East London-based designer is preparing for her first RHS Chelsea Flower Show this May
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I‘m just looking out at the rain and wondering when it’s going to start warming up,” said Alexa Ryan-Mills.
While idle talk of the weather is ubiquitous in the UK, for the Walthamstow-based garden designer – and all those in her profession – precipitation and temperature are a constant preoccupation.
That’s especially true when there’s a deadline looming and, for Alexa, the 10 days leading up to May 23-27 are fast approaching.
That’s when she and her team will create her first garden at RHS Chelsea Flower Show – arguably the biggest stage in British horticulture.
What exactly appears in that garden will, to some extent, be dependent on the weather – although Alexa said she was confident the nurseries she’s working with would have sufficient stock to provide backup options, should the mercury fail to rise to the desired level.
While Wharf Life covers neither Chelsea nor Walthamstow, the reason we are interested in this garden is twofold.
Firstly, Alexa’s design is inspired by the forthcoming opening of Sadler’s Wells East – the fourth venue in the Sadler’s Wells family, which is set to open overlooking Stratford’s Queen Elizabeth Olympic Park in 2024.
But that is still a building site at present, so secondly, there’s a more immediate link – all the plants and materials used in the creation of the garden will be donated to Sadler’s Wells associate institution School 21 in Stratford, where they will be used to improve its outdoor spaces.
“School 21 has been planning and fundraising to do this for a while,” said Alexa.
“I found out about that and we’ve now spent some time going round and identifying areas where we can put the plants after the show.
“There are lots of different play spaces, which at the moment are quite bare, and we can get the kids involved in planting those up.
“The school also has a great design and technology department that will be able to re-use the materials too.
“For the garden we also recently decided to work with Brixton-based artist Benjamin Wachenje, who will be creating a hip hop-themed mural as a backdrop and School 21 will be able to use this as well.”
Before that happens, though, the garden itself must be created and shown – a project that has its genesis in Alexa’s change of direction from a career in PR and communications.
“I felt like I’d had enough of that industry and I was thinking about what to do next,” she said.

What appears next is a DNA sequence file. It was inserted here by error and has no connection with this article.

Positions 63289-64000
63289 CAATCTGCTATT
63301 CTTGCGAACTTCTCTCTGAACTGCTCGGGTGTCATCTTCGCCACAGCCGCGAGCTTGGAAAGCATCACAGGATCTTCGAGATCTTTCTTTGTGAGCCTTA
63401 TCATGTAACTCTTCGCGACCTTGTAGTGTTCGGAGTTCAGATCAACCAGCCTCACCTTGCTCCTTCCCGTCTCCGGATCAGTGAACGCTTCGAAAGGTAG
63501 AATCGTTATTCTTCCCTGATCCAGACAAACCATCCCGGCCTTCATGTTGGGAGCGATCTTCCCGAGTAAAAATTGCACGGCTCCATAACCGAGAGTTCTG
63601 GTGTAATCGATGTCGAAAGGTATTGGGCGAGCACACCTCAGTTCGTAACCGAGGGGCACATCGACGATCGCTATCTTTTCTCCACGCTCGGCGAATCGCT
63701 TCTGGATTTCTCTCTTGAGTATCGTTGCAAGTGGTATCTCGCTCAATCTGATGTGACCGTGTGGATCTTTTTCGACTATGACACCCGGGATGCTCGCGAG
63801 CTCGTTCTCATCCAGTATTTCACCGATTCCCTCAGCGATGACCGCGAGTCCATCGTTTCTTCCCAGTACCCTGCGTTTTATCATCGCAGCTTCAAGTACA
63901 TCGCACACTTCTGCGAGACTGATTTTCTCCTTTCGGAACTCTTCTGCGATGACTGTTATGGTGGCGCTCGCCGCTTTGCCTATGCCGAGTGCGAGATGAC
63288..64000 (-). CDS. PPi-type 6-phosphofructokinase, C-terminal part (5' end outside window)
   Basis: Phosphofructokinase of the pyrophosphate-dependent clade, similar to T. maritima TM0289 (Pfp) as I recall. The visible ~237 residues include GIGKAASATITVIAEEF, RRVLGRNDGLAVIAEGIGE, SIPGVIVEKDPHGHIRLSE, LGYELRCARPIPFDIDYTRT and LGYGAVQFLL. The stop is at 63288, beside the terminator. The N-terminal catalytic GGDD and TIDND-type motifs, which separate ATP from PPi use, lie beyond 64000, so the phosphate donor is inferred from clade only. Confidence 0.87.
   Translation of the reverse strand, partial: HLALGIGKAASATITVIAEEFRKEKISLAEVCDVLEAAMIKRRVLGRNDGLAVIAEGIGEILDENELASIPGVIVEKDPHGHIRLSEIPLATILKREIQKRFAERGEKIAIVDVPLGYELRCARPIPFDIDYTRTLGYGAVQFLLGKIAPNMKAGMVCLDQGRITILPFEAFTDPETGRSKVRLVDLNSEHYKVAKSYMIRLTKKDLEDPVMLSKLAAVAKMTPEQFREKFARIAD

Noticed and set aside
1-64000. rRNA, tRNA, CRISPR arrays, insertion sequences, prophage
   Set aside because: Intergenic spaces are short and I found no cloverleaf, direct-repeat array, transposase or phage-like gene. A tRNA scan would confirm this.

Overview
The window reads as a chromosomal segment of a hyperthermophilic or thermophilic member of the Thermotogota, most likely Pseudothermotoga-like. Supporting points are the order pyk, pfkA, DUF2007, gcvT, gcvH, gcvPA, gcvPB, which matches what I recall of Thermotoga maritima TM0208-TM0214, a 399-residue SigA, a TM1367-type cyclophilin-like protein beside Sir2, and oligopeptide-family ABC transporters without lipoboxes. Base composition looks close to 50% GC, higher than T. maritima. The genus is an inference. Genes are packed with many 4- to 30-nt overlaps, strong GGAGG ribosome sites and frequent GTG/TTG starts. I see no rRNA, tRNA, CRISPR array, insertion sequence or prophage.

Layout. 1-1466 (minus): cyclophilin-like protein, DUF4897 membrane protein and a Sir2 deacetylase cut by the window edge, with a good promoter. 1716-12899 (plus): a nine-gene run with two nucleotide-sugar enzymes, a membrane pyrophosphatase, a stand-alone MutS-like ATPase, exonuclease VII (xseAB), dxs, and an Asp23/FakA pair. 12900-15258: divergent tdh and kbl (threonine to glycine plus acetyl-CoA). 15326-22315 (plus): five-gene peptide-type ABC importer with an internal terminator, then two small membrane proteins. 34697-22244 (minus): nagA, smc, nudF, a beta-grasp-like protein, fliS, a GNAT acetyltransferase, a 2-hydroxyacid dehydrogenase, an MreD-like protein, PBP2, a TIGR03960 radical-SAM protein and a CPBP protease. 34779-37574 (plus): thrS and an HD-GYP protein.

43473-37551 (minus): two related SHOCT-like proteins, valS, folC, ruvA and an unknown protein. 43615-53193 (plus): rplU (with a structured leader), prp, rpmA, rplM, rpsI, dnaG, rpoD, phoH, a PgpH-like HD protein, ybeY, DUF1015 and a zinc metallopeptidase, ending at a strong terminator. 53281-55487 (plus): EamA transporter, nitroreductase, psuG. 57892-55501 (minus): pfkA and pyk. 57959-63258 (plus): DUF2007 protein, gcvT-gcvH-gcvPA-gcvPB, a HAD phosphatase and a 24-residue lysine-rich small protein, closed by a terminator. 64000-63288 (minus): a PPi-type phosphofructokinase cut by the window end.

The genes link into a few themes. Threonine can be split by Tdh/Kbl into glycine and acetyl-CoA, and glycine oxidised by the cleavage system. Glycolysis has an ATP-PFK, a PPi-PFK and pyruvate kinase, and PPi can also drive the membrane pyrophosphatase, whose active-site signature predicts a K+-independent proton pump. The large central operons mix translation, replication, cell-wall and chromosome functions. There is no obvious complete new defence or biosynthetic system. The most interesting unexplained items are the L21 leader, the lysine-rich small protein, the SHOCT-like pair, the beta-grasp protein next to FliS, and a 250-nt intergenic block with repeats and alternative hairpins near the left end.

“Around the same time I met a garden designer, having just bought a house in Walthamstow.
“She designed my garden and I really enjoyed the process and thought I’d like to know a bit more about it. Before I did anything crazy and quit my job, I did some initial training.
“That went really well and so I decided to invest more in training and that’s how I wound up starting to build a business in east London.”
Having worked mostly designing private residential gardens in the likes of Waltham Forest, Hackney and Newham, Alexa specialised increasingly in planting design, studying for a diploma in the field and collaborating with landscape architects and other designers on a freelance basis.
“While I was studying at the London College Of Garden Design, I knew I wanted to create a garden for a cultural hub and I used Sadler’s Wells as my imaginary client,” she said.
“I found out Sadler’s Wells East was set to open in Stratford, so I created a design that was related to dance – choosing plants that might have an interesting shape or ones that would self seed and move around the garden like that.
“Then I saw a call out from an organisation called Project Giving Back – a grant making charity that provides funding for gardens for good causes at the RHS Chelsea Flower Show.
“I realised I had an idea and all I had to do was persuade Sadler’s Wells. They said: ‘Go for it’, so I applied and after various rounds, got the funding.
“Then I had to apply to the RHS because you get the funding, but still have to be chosen for a place at the show itself.”
She was successful and is now set to lay out a six-by-eight metre space under cover in the All About Plants category of the show’s main pavilion.
Featured plants will include the nodding blooms of salvia nutans and three trees, namely hionanthus retusus, styrax obassia and acer monspessulanum.
“I really wanted to make the plants the performers – the dancers – and put them centre stage,” said Alexa.
“It’s all about visitors being able to see the planting and the shapes and enjoy them from different places to sit and walk through.
“There’s a pipe-like sculpture inspired by the saw-toothed roof of Sadler’s Wells East – itself a reference to the manufacturing and industrial heritage of Stratford – that frames different views.
“I’ve chosen plants that have interesting shapes with lots of purples and limes as well as oranges. I want it to feel energetic. It’s about dance.
“There has been a fashion at Chelsea for lots of calm, muted planting, but this design is not like that at all.”
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- Jon Massey is co-founder and editorial director of Wharf Life and writes about a wide range of subjects in Canary Wharf, Docklands and east London - contact via firstname.lastname@example.org